WPI Fraternity Wins Community Engagement Award for its Dedication to Worcester's Friendly House
WORCESTER, Mass.–Worcester Polytechnic Institute's (WPI) Pi Zeta chapter of the Lambda Chi Alpha fraternity received a Community Engagement Award April 6 at the Colleges of Worcester Consortium Inc.'s third annual "Celebration of Higher Education in Central Massachusetts" at Mechanics Hall.
A Community Engagement Award is presented to individual and groups of students from Consortium-member institutions that provided within the past year exemplary service to their communities. In the past 16 years, Lambda Chi Alpha brothers have collected more than 1 million pounds of food for the Friendly House Community Shelter in Worcester and the Worcester County Food Bank; last fall, about 150,000 pounds of food were donated. The fraternity's 98 brothers volunteered their time last year and visited more than 10,000 homes throughout the city to drop off donation bags with fliers to encourage contributions at Thanksgiving and Christmas. The group teamed up with the Worcester Sharks hockey team and the office of Worcester County Sheriff Guy W. Glodis to assist families in need.
"The work of Lambda Chi Alpha, along with the work of other WPI student organizations, is a valued contribution to the Worcester community," said Emily Perlow, WPI's associate director of Student Activities and Greek Life Programs. "The thousands of pounds of food raised through the annual food drive are desperately needed in these challenging economic times. Agencies, such as Friendly House, would not serve the community as well without the support of WPI students."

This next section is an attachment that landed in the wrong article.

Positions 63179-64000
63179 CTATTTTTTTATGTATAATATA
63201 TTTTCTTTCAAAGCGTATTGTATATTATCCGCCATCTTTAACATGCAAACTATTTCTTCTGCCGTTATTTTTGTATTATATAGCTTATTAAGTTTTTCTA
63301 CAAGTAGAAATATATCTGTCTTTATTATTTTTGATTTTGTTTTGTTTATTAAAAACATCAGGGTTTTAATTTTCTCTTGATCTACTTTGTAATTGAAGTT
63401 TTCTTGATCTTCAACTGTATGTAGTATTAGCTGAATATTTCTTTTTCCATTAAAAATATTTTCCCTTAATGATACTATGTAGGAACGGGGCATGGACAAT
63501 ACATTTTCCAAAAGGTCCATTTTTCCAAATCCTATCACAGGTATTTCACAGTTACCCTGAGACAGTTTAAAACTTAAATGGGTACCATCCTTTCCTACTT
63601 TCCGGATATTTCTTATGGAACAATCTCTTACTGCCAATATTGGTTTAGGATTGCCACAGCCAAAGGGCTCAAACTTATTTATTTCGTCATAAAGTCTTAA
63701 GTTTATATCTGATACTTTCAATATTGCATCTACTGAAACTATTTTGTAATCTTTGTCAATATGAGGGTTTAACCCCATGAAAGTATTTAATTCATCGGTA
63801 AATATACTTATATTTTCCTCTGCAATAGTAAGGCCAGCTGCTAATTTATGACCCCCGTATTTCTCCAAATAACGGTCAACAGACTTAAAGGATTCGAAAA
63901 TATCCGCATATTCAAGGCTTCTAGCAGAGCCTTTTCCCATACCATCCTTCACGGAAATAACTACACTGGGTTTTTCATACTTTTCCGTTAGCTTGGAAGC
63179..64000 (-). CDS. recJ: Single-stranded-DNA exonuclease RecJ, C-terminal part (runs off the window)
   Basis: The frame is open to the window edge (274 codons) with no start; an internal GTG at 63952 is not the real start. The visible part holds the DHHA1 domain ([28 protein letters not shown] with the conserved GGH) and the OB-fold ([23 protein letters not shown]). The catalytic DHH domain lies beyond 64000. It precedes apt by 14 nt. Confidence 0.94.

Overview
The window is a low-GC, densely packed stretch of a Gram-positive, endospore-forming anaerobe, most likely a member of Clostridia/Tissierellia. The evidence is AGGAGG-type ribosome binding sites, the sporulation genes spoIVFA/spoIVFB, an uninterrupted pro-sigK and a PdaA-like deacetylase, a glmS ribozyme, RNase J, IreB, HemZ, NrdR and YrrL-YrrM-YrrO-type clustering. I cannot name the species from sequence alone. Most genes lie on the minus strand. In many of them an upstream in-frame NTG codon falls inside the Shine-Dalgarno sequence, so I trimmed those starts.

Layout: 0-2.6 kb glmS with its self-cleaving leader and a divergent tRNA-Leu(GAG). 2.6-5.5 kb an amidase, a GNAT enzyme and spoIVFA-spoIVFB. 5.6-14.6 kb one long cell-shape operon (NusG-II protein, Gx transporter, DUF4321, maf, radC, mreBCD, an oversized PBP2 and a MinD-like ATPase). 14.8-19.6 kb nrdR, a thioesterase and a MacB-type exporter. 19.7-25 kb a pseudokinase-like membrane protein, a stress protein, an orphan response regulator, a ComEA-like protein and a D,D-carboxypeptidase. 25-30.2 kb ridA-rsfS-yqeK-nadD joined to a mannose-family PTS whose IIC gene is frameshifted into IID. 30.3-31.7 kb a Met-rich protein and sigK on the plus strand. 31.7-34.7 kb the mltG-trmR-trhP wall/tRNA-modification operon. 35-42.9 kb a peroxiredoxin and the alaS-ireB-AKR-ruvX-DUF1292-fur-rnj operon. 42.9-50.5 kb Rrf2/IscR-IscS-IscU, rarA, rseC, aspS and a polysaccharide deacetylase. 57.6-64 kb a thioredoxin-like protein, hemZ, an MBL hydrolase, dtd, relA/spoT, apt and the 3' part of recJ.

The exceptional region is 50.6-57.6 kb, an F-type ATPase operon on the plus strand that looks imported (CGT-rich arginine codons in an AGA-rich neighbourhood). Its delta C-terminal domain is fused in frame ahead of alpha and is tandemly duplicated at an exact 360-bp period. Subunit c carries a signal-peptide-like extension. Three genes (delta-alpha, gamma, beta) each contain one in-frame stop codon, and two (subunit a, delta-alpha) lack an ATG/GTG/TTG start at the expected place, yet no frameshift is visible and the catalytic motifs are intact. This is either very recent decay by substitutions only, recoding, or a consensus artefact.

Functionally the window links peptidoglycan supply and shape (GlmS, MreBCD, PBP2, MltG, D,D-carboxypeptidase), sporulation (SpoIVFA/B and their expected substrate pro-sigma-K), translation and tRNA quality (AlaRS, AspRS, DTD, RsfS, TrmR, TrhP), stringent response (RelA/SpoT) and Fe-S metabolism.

Through their generous donations last fall, Pi Zeta members helped feed more than 4 percent of the city's population. The donations placed WPI's chapter at third out of the amount of donations collected by the fraternity's 193 chapters across the United States and Canada.
Friendly House is a multi-service community center at 36 Wall St., founded in 1920 to fill the educational, recreational, and social service needs of Worcester's Grafton Hill neighborhood. Today, it offers a variety of programs for low-to moderate-income residents of Worcester County. WPI students, faculty, and staff have been involved with Friendly House for 40 years, providing volunteer services, running student mentoring programs, and organizing food drives.
In addition to food and toy drives, WPI student project teams have helped Friendly House with the design and plans for a new energy-efficient building and recommendations for parking, developed efficiency-based space and work-flow plans, and managed the installation of a new computer system. The computer project saved Friendly House thousands of dollars while providing WPI students with a rigorous academic experience. Furthermore, for the past decade, a program called "Exploradreams" has offered Friendly House youth ages 8-13 with mentoring, tutoring, and early exposure to college life. Through this program, WPI students have the opportunity to share their exceptional math and science skills with children, and bond with them through learning and recreational activities. At weekly sessions on campus, WPI students tutor Friendly House kids, play math or spelling games with them, or help them with their homework. "Exploradreams" and the "RoboKids" program give Friendly House students the chance to explore educational activities outside of the classroom.